Apple’s revolutionary iPhones vs. parents

“When to allow children a smartphone has become among the most pivotal of parental decisions in the decade since Apple Inc.’s iPhone remade daily habits. For many families, the choice is as significant as when to hand over the car keys,” Betsy Morris writes for The Wall Street Journal. “It pits parents and teachers against some of the largest and most advanced companies in the world—a fight as lopsided as it sounds.”

“Experience has already shown parents that ceding control over the devices has reshaped their children’s lives, allowing an outside influence on school work, friendships, recreation, sleep, romance, sex and free time,” Morris writes. “Nearly 75% of teenagers had access to smartphones, concluded a 2015 study by Pew Research Center—unlocking the devices about 95 times a day on average, according to research firm Verto Analytics. They spent, on average, close to nine hours a day tethered to screens large and small outside of school, according to Common Sense Media, a nonprofit that promotes safe media use for children.”

“Apple said its mobile software includes parental controls to govern content and applications,” Morris writes. “Hoping to forestall a looming social backlash, Jana Partners LLC and the California State Teachers’ Retirement System, which together control about $2 billion of Apple shares, urged the company in a Jan. 6 letter to create offer more choices and tools for parents to control and limit iPhone use.”

Read more in the full article here.

MacDailyNews Take: Sigh. As with school teachers, the government, and many others, now some want Apple to be the parents.

Once again, making it easy and intuitive for parents to set up usage limits is a no-brainer and Apple most certainly would be smart to do so.

That said, good parenting is good parenting. Apple is not your mommy.

For even more proof that Steve Jobs was an unparalleled visionary (as if we needed any), from The New York Times, September 10, 2014, Nick Bilton recounts a conversation he had with Steve Jobs in late 2010:

Bilton: So, your kids must love the iPad?
Jobs: They haven’t used it. We limit how much technology our kids use at home.

“Since then, I’ve met a number of technology chief executives and venture capitalists who say similar things: they strictly limit their children’s screen time, often banning all gadgets on school nights, and allocating ascetic time limits on weekends,” Bilton reported. “I was perplexed by this parenting style. After all, most parents seem to take the opposite approach, letting their children bathe in the glow of tablets, smartphones and computers, day and night. Yet these tech C.E.O.’s seem to know something that the rest of us don’t.”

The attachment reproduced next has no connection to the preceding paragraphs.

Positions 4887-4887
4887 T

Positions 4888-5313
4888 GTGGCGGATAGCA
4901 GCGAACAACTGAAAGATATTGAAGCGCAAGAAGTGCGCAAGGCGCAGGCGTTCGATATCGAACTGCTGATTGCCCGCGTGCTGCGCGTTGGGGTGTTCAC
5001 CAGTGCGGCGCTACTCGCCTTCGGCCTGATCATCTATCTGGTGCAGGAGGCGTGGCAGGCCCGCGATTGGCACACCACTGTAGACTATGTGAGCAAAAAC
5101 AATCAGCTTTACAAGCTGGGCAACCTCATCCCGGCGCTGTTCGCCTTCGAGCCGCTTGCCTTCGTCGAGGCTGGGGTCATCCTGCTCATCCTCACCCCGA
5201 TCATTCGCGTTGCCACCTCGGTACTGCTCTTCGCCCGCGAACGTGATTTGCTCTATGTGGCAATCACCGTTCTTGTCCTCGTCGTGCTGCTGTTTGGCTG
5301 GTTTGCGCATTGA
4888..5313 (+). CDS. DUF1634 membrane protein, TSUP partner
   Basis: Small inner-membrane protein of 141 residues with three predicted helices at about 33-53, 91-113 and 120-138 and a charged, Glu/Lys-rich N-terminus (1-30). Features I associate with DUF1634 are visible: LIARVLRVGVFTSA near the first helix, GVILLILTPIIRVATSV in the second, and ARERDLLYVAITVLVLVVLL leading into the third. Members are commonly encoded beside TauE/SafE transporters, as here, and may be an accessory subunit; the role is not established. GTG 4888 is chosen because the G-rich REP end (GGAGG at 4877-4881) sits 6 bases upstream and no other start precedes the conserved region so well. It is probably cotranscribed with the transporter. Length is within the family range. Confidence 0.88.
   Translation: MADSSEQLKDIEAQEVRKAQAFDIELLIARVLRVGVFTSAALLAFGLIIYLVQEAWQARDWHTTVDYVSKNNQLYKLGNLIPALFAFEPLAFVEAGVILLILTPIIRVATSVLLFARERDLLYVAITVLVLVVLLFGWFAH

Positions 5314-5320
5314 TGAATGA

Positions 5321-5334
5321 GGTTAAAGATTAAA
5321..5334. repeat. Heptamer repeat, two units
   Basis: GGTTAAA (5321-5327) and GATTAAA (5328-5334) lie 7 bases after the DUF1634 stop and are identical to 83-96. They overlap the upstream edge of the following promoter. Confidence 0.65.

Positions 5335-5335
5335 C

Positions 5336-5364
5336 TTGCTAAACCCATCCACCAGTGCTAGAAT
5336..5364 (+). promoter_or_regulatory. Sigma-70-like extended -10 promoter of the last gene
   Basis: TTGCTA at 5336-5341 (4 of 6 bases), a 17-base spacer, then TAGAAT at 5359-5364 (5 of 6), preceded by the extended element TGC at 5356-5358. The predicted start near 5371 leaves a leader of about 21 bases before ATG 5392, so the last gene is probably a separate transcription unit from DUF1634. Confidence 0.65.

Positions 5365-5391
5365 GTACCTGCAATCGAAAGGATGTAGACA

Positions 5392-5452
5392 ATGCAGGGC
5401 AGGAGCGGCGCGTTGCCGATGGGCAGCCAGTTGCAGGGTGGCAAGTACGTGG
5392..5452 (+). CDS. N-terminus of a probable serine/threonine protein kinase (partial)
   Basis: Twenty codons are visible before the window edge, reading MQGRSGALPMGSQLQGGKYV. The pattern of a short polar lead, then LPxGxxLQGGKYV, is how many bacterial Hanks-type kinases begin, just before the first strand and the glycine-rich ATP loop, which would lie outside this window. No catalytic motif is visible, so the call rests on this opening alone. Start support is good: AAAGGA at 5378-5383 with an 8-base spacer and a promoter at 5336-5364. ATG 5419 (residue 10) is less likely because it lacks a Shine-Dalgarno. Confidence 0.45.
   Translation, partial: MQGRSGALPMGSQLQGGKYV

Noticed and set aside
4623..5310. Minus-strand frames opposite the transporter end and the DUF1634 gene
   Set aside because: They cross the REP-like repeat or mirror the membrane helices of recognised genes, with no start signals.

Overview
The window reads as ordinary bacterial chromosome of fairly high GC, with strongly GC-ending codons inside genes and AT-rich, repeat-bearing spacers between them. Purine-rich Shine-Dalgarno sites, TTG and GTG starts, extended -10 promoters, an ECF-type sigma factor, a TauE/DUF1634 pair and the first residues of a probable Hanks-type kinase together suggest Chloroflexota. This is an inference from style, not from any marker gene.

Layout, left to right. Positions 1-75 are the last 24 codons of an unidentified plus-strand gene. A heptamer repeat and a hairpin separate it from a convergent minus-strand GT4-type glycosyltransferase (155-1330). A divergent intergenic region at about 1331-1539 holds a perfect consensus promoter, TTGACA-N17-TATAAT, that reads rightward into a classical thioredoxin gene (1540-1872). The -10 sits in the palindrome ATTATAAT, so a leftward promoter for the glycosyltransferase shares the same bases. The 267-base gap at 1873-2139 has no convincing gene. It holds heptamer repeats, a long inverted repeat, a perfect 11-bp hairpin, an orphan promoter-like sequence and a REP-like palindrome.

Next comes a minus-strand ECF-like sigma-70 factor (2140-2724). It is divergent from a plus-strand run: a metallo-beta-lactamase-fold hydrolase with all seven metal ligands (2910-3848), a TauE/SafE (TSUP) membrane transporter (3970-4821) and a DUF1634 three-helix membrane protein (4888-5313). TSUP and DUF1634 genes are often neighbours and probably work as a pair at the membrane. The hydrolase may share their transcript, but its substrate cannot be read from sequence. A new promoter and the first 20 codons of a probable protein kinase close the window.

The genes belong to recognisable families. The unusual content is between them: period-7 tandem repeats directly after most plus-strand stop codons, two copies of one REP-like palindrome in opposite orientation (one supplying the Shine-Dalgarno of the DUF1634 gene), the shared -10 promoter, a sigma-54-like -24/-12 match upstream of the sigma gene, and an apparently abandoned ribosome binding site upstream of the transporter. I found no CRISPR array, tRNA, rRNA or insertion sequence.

Read more in the full article here.

Note: Currently in iOS, you can use Restrictions, also known as parental controls, to block or limit specific apps and features on your iPhone, iPad, or iPod touch. More info here.

SEE ALSO:
Can Apple save us from ourselves? – January 11, 2018
Two major Apple shareholders push for study of iPhone addiction in children – January 8, 2018
Has Steve Jobs’ iPhone destroyed a generation? – August 3, 2017
Steve Jobs was a low-tech parent – September 11, 2014

7 Comments

  1. teachers wanting parental controls.

    I noticed teachers in schools asking their kids to fix the computers including the one of the teacher’s desk.

    My foster kid with me standing there actually bypassed the ‘password’ on the teachers desk (on the request of the frustrated teacher) when it was locked by hacking into the drive directly (this was years back when password locks were simple).

    (my wife has a Masters in Education and was a teacher so not beating up on teachers .. )

    and lots of parents ask their kids (even those in grade school) for help with their smartphones, digital TVs etc,

    maybe the request is for Apple to provide ‘parental controls’ is to make controls easy enough for tech clueless teachers and parents?

  2. I keep seeing news reports about Jana partners as a stockholder of AAPL making demands on Apple. . . but looking at Jana Partners’ holdings I find NO HOLDINGS IN AAPL at all! What in hell are they making demands as a stockholder when they are not?

  3. Parental controls on, until 18. Less and less restrictive as they get older. Also no iPhones until high school. But frankly I am coming to the opinion, don’t give your kid a cell unless necessary and not a smart phone until they graduate or go to college. It’s so hard to be a parent these days. The world is coming into the home instead of our grown kids reaching out to the world. No wrong way just a lot of uncertainty and anxiety.

  4. While I would advocate Apple look into a system similar to Amazon’s Freetime, some carriers do provide web dashboards parents could use to manage the devices on their account and limit things like data and text, and toggle enabling roaming and long distance per device. Disabling or limiting data may be one way to somewhat control how much devices are used or at least restrict the places it can be used.

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